12 Core Linguistic Construct 4 Action Encapsulates information (method signature, run-time arguments, calling object, return value, etc.) about a security-relevant method An Action object gets passed to a policy before and after every security-relevant method executes The policy can analyze an Action object passed to it to determine which security-relevant method is being invoked or has just been invoked Policies get to decide whether and how the Action s passed to it will execute 12/51

13 Core Linguistic Construct 5 Reaction Conveys a policy’s decision about whether and how an action is allowed to execute Policies can react to a given Action a by returning one of four Reaction s 1. OK : a is safe to execute 2. Exception : a is unsafe; exception should be raised 3. Replace : a is unsafe; a precomputed return value should be returned instead of executing a 4. Halt : a is unsafe; program should be halted 13/51

14 Core Linguistic Construct 6 Policy Specifies constraints on untrusted software Five parts to a LoPSiL Policy 1. PolicyAssumptions 2. void handleGranularityViolation() 3. void handleFrequencyViolation() 4. void onLocationUpdate() Invoked when any LocationDevice associated with the policy updates its Location information 5. Reaction react(Action a) Return a reaction to any security-relevant action 14/51

15 Example Policy: AllowAll public class AllowAll extends Policy { public LocationDevice[] devices = {new LopsilGPS(LopsilGPS.GARMIN)}; public LocationGranularityAssumption lga = new LocationGranularityAssumption(15, Units.METERS); public FrequencyOfUpdatesAssumption foua = new FrequencyOfUpdatesAssumption(10, Units.SECONDS); public PolicyAssumptions pa = new PolicyAssumptions(this, devices, lga, foua); public void handleGranularityViolation() {System.exit(1);} public void handleFrequencyViolation() {System.exit(1);} public synchronized void onLocationUpdate() { System.out.println("new location = " + devices[0].getLocation()); } public synchronized Reaction react(Action a) { return new Reaction("ok"); } } 15/51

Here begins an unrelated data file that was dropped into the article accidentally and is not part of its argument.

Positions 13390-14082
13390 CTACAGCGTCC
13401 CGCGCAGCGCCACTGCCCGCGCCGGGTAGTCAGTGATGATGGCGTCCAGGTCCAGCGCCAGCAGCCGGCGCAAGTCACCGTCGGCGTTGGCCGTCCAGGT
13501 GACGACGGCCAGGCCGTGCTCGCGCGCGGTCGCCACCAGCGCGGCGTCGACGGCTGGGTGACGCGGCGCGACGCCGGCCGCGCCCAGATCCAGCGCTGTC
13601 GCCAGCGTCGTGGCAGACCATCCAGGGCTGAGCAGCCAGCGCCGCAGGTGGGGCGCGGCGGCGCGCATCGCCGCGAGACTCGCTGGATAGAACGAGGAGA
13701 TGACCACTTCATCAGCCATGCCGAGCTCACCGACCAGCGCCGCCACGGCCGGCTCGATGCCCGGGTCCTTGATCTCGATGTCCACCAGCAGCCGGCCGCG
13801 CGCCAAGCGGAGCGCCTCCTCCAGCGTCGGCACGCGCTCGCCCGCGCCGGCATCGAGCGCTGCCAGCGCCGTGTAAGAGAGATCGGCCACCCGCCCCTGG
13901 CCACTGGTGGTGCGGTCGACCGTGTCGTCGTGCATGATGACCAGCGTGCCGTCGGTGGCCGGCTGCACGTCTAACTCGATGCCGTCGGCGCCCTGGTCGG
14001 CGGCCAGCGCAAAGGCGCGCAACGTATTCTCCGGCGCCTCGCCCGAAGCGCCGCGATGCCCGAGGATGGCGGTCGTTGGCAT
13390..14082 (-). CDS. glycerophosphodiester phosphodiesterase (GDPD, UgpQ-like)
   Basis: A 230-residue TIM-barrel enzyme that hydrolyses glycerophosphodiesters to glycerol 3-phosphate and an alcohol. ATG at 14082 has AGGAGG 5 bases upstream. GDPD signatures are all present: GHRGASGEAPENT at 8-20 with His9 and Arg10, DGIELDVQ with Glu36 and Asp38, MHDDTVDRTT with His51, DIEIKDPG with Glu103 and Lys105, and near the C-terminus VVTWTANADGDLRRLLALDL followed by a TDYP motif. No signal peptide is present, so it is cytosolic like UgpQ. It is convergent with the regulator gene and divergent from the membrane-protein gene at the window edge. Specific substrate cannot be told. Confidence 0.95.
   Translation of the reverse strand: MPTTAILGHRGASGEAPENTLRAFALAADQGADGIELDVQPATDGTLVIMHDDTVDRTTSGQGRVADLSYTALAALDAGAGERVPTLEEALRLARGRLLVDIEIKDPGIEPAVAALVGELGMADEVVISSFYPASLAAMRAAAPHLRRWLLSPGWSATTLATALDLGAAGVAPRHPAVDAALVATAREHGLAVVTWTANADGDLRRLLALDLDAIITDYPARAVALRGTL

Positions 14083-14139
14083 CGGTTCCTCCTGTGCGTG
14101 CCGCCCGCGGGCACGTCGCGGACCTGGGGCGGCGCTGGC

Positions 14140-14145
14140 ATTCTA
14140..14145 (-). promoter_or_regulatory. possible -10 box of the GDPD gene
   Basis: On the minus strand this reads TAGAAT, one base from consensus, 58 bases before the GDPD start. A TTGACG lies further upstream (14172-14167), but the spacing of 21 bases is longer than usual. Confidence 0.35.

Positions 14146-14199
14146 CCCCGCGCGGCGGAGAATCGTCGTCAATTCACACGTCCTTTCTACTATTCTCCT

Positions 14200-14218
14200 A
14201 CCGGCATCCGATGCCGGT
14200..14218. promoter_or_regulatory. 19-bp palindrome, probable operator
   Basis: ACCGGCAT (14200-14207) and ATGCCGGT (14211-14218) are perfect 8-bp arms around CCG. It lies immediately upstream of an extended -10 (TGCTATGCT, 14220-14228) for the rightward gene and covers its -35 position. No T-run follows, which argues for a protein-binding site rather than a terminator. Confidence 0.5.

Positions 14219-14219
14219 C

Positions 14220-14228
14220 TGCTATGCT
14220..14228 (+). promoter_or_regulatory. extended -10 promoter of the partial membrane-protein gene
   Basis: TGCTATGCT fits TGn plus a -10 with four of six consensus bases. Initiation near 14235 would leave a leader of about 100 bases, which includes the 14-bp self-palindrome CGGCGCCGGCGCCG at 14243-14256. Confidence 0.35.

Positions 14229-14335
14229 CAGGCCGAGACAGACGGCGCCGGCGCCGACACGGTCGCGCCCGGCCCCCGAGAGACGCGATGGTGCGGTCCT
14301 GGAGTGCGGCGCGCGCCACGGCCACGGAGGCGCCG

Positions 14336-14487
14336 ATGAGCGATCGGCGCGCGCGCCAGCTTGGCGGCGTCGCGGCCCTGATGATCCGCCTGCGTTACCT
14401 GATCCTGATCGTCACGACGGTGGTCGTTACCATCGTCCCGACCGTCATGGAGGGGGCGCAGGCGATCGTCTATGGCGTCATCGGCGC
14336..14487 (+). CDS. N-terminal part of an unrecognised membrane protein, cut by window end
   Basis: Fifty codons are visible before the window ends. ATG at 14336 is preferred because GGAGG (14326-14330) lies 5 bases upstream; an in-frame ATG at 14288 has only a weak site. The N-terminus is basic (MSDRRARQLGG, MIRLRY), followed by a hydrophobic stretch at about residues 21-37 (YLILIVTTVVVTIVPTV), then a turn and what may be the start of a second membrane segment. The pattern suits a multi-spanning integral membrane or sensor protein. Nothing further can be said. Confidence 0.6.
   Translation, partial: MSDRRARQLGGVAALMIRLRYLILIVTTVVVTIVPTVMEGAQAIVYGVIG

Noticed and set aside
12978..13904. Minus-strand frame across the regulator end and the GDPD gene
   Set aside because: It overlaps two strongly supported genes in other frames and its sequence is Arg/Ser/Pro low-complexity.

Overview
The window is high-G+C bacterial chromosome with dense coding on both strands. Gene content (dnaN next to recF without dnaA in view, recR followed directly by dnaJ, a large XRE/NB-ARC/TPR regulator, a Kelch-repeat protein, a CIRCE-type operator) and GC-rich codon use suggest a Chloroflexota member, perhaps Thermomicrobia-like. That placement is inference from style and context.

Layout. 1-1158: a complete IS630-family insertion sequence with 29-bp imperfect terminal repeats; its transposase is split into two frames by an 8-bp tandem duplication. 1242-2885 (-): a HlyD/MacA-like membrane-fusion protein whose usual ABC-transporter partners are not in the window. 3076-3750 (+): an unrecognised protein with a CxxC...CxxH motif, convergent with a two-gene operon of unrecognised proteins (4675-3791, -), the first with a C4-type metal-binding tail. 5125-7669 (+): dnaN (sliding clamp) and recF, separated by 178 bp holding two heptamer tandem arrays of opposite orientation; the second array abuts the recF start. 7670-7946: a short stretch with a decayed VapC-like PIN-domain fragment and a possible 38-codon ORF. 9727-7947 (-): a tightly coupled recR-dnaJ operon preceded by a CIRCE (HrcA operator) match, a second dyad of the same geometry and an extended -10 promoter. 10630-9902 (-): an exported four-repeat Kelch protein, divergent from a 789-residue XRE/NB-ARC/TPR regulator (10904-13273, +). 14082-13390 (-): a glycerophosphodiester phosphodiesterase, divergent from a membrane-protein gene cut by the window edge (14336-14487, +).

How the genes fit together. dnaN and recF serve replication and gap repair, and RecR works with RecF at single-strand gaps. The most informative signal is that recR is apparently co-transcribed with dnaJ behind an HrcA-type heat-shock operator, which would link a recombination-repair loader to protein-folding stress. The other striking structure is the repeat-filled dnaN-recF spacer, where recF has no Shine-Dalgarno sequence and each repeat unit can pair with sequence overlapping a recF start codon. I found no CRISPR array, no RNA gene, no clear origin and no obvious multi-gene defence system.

16 Example Policy: AllowAll public class AllowAll extends Policy { public LocationDevice[] devices = {new LopsilGPS(LopsilGPS.GARMIN)}; public LocationGranularityAssumption lga = new LocationGranularityAssumption(15, Units.METERS); public FrequencyOfUpdatesAssumption foua = new FrequencyOfUpdatesAssumption(10, Units.SECONDS); public PolicyAssumptions pa = new PolicyAssumptions(this, devices, lga, foua); public void handleGranularityViolation() {System.exit(1);} public void handleFrequencyViolation() {System.exit(1);} public synchronized void onLocationUpdate() { System.out.println("new location = " + devices[0].getLocation()); } public synchronized Reaction react(Action a) { return new Reaction("ok"); } } 16/51